Junior Team Trials
Y Quad Cities double with Delaney Evans and Taylor English
Racing on Mercer Lake this week featured some of the fastest junior crews in the country, and offered positions in the men's and women's single, men's and women's double, and the men's and women pairs
The junior team camp selections are expected to be announced for the, men's and women's eights, fours with coxswain, fours and women quads.
Junior crews racing at trials needed to earn their selection to the junior team, by winning two of three races. In the women's doubles, Y Quad Cities' Delaney Evans and Taylor English won both their first two races on Monday, and were named to the team that will compete in Tokyo.
"The two of us are so honored to represent such an amazing country," said Evans "This has been a goal of ours for a long time, and being named to the team this week is one step closer to our ultimate goal. Our trial races gave us a chance to work on things in certain parts of the race, and compete against talented teams from around the country.
"Although we are very excited, there is still lots of work to be done before leaving for Tokyo," she said. "Racing the best doubles from each country multiple days in a row will be challenging, but the two of us are ready to give it everything we have."
The men's junior doubles needed to go the full three races with Redwood Scullers' Itai Almogy and Rhys Krappe winning the first race, and then Saratoga Rowing Association's Gil Dexter and Peter Lawry winning the next two, and the team selection.
"Leading up to trials, we knew that the Redwood double would be the main competition due to their second-place finish at Youth Nationals," Lawry said. "Gil and I joined up three weeks before trials and trained hard to beat them. In the first race we became more aware of their speed when they edged us out in the last one-hundred meters to take the win. Although we lost the first round, it gave us confidence to know that we had a good chance.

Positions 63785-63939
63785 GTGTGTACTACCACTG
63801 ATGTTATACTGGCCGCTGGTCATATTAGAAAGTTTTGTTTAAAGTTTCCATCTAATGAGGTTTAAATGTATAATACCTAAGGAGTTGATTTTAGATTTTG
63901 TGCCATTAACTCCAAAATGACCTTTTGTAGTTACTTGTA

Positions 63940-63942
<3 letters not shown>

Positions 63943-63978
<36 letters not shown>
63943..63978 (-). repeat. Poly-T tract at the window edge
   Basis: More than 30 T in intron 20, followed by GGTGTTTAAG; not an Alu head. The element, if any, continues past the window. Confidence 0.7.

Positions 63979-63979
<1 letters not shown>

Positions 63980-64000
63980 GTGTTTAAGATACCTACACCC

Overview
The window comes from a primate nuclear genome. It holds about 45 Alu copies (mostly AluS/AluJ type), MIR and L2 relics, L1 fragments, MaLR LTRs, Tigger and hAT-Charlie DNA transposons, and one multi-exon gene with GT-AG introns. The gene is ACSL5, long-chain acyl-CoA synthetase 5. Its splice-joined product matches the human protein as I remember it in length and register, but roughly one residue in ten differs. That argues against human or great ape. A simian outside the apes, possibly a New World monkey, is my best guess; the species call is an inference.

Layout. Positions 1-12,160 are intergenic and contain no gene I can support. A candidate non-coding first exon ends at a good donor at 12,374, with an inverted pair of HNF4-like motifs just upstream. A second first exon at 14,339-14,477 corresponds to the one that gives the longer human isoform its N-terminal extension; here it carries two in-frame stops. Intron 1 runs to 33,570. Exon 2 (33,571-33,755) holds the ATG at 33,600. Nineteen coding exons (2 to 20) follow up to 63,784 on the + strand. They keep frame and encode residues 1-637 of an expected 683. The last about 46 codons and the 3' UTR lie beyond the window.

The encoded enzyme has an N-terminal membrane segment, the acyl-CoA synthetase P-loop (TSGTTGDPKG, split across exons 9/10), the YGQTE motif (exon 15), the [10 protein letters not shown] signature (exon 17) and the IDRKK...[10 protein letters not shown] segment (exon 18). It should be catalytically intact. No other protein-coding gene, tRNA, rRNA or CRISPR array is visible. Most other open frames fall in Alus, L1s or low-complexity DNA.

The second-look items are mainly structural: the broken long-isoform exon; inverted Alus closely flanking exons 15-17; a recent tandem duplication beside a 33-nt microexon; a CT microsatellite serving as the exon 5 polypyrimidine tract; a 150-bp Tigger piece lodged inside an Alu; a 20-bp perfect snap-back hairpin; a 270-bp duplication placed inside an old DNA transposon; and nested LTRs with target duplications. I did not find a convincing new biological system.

"In the second race, we pushed hard in the last half and won by under a second. The final race gave us a scare when Redwood led us by open water through the first thousand," he said. "By the last five-hundred, we had surged into a slight lead and continued to push for the finish. They sprinted hard, but we held on.
"Our hard work has paid off, and we are very excited to represent the US in Tokyo next month on the new Olympic course," he said. "Our training will continue as it has for the past three weeks as we gain experience and prepare for the exciting races that the future will hold."
Under 23 Trials
For the Under 23 team, camp crews will be selected for the men's and women's eights, women's quad, men's and women's fours, men's and women's coxed fours, and the men's and women's lightweight quads.